Sea Run Browns

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Editors Note: The following is from Issue 11.
By Rodrigo Sandoval
The geographical and physical characteristics of rivers and lakes in Patagonia have proven their prime conditions for growing remarkable specimens of both trout and salmon. This also includes the world-famous sea run browns, managing to attract anglers from different latitudes to windy and harsh-weather locations, especially to the southern tip of South America. 
Sea run browns, also called sea trout, or anadromous trout, belong to a strain of brown trout that migrate to sea to feed and grow as an adult, to later return to the river of birth, and continue the life cycle. Just like their closest relative, the Atlantic salmon (Salmo salar), they might return more than once, unlike the Pacific salmon. This strain has been classified scientifically as Salmo trutta morpha trutta, to distinguish it from the resident specimens (Salmo trutta fario). 
Originally from northern countries in Europe and also found in some rivers in eastern North America, sea run browns have become the iconic species of rivers in southern Patagonia, both in Argentina and Chile. The most famous sea run brown river is Rio Grande, in the southern island of Tierra del Fuego, shared by both countries, where steady runs of huge fish make their way up the river, from the Atlantic coast in Argentina to the upper reaches of Chilean territory.  
In addition to the estancias especially suited to host fly fishermen, mostly in the Argentinian section of the Rio Grande, sea run brown seekers can also try spots like Rio Marazzi, in Chilean Tierra del Fuego, as well as Rio Gallegos, Rio Serrano, Rio Perez, Rio San Juan, all of them in mainland Argentina and Chile.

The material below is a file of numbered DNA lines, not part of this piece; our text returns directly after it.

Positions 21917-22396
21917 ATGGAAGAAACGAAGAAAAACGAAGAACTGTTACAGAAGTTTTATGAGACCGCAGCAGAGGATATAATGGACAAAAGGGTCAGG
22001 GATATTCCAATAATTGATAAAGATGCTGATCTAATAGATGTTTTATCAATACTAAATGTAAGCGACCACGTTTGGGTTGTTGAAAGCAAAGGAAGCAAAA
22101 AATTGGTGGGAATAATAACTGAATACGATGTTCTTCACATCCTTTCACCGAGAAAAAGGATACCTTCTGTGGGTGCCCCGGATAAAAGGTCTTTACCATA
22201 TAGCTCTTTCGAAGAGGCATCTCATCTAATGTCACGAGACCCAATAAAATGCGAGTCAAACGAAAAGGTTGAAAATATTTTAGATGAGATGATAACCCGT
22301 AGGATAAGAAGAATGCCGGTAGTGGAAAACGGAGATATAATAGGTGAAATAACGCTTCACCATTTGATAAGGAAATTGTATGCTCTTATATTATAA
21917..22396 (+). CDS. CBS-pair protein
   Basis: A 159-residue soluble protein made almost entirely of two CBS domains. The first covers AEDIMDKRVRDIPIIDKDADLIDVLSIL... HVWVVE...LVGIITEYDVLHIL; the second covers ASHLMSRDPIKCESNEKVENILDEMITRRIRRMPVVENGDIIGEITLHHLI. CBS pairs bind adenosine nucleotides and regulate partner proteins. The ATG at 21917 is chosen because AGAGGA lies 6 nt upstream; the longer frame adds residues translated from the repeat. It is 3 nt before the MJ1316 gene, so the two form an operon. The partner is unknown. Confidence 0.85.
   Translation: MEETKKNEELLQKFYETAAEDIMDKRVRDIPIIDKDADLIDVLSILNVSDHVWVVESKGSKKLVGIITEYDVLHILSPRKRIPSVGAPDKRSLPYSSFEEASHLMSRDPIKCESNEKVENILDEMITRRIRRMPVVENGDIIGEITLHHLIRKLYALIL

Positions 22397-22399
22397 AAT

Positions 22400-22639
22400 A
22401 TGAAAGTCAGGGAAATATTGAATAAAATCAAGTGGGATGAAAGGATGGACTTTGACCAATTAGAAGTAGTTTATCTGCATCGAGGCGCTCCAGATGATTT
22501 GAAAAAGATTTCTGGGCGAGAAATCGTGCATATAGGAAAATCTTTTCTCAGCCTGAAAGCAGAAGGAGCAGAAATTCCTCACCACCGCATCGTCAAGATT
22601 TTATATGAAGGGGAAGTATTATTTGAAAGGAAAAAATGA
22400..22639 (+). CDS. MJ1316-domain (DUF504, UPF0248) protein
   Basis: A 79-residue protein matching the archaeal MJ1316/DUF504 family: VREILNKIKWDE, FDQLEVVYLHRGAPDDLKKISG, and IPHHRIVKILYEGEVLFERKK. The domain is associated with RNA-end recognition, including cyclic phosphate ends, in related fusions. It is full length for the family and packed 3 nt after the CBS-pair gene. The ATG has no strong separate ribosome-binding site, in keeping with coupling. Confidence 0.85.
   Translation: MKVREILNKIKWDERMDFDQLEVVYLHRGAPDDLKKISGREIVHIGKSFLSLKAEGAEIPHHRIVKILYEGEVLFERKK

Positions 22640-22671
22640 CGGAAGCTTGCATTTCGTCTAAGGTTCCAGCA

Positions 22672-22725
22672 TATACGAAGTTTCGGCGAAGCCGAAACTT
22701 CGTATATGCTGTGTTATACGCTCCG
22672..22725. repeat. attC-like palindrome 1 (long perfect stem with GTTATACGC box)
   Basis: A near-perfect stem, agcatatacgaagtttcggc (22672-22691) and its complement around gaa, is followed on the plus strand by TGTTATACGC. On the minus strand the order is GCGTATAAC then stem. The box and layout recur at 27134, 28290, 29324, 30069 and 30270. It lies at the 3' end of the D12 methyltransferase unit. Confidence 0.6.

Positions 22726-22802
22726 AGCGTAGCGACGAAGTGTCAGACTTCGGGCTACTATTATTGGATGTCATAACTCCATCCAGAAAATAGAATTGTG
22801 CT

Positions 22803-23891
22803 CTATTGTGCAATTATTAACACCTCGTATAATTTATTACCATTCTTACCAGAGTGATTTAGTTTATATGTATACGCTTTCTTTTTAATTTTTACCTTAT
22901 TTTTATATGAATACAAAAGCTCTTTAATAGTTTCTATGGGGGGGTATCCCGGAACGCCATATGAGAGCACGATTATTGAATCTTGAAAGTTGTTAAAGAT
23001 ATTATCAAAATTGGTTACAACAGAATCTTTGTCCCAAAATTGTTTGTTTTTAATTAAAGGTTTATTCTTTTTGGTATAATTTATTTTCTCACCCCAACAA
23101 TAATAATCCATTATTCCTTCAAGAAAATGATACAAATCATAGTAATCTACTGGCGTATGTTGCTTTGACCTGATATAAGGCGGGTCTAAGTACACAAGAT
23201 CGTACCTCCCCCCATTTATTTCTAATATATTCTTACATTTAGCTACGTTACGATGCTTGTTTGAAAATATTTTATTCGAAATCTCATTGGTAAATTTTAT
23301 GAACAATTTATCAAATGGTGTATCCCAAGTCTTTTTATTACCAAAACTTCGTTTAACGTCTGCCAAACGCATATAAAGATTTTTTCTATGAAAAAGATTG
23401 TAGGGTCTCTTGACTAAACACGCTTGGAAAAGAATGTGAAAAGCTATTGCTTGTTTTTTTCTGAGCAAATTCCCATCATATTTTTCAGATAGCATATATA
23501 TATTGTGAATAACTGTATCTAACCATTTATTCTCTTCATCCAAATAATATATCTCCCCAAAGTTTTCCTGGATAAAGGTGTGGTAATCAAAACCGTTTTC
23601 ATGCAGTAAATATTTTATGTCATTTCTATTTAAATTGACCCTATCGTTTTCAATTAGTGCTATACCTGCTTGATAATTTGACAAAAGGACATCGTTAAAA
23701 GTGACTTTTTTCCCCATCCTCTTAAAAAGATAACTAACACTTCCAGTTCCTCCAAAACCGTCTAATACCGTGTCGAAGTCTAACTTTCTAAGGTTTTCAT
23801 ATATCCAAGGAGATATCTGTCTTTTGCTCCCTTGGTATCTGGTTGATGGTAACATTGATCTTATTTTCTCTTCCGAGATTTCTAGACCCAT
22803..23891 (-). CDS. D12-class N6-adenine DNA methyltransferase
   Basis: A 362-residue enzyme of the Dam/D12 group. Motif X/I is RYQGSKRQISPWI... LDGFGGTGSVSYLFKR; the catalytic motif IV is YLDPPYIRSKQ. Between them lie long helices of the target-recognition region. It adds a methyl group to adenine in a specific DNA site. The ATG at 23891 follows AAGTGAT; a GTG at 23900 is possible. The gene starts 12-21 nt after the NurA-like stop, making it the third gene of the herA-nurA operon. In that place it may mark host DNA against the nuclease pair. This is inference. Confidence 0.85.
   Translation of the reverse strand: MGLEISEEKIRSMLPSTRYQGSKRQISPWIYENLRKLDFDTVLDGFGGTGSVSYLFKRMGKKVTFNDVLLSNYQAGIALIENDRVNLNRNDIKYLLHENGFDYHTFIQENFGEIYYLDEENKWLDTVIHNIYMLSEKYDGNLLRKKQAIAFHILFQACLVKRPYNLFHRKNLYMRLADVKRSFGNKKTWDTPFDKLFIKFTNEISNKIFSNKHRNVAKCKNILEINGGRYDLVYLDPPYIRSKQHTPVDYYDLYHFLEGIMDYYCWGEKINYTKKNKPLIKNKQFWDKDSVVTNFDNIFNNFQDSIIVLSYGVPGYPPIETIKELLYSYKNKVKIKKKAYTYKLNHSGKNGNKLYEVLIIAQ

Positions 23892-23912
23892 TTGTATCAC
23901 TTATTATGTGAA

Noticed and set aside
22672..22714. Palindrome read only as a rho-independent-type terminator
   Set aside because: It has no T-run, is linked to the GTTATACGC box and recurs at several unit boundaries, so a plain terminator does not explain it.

Targeting sea run browns is based on the same gear, flies, and techniques used for steelhead and salmon. Rods and reels in the 7-10 weight category, usually casting sinking tip lines with colorful, streamers and big attractor-type nymphs are known to land successfully even the larger specimens in the 30-pound class. 
The famous Patagonian weather is something that every fly fisherman must also consider. Extreme wind and sometimes long, cold days in November, December, March, and April, are some of the challenges to overcome. Spey rods are becoming more common in these waters, allowing casters to cover entire pools in a few casts, while strong winds require the best casting skills. But for every angler, the opportunity to experience the solid tug, followed by some of the most frantic runs of a hooked sea run brown, is an experience to remember for a lifetime. 

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